This post is a part of Timeless Thoughts, a monthly link-up hosted by Georgie and Tara where bloggers share something they’ve missed from their past. OK. OK. That’s basically my entire blog, but I’m doing this anyway. Sue me.
The problem with moving from New York City to, well, anywhere else is you will always be nostalgic of New York and will try to feel the same way about whereever you’re living now. It’s just not going to happen. It’s like trying to squeeze Michelle Branch out of Justin Bieber.
There are many obvious things I’ve missed about New York. The architecture. Walkability. Good public transportation. Parks. Chinatown. Mispronouncing my r’s without being judged. It’s the little things you miss, you know?
Then there are things that I miss that I don’t think about that much. Food carts is one of these things.
In New York City, food carts are everywhere. They’re at every corner. They’re in front of courthouses. They’re there when you least expect them. The vendors know you’re hungry, and they’re ready to shove food in your throats.
The closest thing to a food cart we have here in Orlando is a food truck parked to the side of a Home Depot. The sad thing is that I’m not even joking.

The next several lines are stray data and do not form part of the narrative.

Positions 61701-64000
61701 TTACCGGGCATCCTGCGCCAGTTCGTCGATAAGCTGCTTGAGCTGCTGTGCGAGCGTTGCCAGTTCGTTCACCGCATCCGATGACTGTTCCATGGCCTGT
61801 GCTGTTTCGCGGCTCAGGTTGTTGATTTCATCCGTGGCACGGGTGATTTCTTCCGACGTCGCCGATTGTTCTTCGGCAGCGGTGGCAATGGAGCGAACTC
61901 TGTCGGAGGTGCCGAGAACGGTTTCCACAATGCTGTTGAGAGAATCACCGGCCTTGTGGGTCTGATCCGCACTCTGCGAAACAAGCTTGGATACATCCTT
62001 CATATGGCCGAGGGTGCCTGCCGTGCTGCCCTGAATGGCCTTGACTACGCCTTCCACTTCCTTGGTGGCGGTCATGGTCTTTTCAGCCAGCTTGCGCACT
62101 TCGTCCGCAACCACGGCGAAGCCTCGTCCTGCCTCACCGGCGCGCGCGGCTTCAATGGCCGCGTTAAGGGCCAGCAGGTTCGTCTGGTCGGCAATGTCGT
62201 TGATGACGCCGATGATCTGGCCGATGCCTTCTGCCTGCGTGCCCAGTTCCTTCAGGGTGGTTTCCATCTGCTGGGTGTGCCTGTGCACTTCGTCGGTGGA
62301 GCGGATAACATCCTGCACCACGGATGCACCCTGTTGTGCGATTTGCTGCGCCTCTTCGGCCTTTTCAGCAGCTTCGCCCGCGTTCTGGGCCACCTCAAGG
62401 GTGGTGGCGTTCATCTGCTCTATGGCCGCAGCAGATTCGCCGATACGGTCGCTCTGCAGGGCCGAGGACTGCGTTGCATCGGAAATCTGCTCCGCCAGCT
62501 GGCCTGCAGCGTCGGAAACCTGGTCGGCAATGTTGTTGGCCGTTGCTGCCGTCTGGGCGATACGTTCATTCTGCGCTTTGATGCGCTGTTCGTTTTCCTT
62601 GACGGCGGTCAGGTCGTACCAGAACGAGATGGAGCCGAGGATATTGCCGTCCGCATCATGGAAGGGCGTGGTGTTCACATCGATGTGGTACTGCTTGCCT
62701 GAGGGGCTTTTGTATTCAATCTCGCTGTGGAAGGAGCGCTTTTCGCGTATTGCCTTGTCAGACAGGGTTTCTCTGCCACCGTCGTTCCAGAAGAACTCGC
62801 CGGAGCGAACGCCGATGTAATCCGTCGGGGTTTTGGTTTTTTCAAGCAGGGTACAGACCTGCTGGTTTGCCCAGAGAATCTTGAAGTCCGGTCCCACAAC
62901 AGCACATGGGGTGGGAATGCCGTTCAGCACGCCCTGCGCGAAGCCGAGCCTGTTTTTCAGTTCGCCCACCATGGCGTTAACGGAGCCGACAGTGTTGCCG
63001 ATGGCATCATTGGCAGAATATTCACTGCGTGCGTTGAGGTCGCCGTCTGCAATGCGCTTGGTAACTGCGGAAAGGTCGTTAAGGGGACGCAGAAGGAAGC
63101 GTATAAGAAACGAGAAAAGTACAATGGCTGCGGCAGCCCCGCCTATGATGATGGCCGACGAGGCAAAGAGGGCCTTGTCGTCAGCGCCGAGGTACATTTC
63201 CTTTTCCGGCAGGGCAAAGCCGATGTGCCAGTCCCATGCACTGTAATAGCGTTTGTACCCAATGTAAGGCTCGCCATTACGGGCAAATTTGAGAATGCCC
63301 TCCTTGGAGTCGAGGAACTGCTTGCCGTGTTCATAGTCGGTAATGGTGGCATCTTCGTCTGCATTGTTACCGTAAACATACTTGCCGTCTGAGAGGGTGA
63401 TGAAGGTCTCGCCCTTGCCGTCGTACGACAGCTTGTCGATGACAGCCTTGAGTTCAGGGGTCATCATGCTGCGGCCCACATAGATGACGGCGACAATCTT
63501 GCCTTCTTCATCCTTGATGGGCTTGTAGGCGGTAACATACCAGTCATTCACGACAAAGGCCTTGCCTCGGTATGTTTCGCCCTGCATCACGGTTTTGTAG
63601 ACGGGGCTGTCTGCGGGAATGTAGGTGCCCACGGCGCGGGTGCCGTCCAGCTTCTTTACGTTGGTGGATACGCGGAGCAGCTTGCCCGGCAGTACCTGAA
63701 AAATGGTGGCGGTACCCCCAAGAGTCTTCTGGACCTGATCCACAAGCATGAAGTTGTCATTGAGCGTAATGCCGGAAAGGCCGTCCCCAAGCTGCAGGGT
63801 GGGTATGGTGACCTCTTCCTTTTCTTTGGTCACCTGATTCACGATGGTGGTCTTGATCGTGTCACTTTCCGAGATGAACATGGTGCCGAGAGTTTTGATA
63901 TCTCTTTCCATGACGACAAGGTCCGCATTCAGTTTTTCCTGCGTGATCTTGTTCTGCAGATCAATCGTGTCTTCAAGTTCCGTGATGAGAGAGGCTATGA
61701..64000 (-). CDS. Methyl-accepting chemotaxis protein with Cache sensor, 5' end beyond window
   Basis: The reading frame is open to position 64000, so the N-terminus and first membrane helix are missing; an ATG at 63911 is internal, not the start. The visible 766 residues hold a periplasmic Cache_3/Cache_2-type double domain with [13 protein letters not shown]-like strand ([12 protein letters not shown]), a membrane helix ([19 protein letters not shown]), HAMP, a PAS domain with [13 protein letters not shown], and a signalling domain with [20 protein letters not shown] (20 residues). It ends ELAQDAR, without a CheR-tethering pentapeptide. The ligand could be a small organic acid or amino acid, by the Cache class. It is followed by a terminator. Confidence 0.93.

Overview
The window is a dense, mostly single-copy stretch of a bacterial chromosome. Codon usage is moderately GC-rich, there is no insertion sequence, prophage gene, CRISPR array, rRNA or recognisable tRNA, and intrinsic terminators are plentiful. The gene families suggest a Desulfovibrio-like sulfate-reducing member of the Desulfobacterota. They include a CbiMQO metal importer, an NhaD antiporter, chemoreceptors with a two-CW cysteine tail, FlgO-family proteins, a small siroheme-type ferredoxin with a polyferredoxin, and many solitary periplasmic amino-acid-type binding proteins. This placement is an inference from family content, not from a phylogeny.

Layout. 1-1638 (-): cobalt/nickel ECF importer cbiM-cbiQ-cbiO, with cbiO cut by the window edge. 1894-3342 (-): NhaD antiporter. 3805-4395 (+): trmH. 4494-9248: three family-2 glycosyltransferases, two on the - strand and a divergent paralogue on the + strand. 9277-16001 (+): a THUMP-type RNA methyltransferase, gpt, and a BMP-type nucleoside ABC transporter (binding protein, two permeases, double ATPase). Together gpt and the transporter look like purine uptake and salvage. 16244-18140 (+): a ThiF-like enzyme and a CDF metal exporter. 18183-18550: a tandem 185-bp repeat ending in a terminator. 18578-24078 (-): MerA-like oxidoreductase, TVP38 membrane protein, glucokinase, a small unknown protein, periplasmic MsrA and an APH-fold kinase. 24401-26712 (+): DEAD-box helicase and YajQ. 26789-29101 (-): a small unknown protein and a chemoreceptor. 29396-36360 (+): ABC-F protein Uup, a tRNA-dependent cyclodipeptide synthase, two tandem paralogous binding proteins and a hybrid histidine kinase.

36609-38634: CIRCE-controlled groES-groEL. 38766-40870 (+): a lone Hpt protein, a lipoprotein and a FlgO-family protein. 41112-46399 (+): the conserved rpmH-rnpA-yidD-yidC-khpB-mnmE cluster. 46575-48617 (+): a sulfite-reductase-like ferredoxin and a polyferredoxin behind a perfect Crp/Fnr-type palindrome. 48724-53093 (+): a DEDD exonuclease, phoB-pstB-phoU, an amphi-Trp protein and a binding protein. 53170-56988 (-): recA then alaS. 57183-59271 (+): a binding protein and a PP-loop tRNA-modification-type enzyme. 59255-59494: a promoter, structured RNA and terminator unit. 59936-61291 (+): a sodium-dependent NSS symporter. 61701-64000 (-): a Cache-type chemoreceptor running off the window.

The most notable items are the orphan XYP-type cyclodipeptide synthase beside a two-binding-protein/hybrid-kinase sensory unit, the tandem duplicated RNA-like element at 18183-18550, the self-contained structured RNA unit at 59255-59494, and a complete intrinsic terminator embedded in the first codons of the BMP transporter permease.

Eating from a food cart may seem like an insignificant thing, but I’ve had fond childhood memories of eating hot dogs and honey roasted peanuts from random food carts at random places. You’re just not going to get the same feeling from eating a Big Mac from McDonalds.
There are even food carts in Chinatown. I spent every weekend as a child with my family in Chinatown. From time to time, I would get what’s called mini cakes, which are small circle shaped pancake-like things. Yes, one can easily make them at home. The same thing with hot dogs. And, sure, honey roasted peanuts can easily be bought at any store. I am not reminded of my childhood when buying a container of peanuts from Target though.
Food carts are local and owned by individuals. Targets are not. I’d rather support a local business. Also, I’d be at home. Part of the appeal of food carts is that they’re on the street, and you can just grab something to eat when you’re out and about. Cooking at home is the opposite of what I want. I want my hot dog on my way to the grocery store. I want to pay three bucks for it. And I want a big hairy man named Mike to hand it to me. Steve would also be acceptable.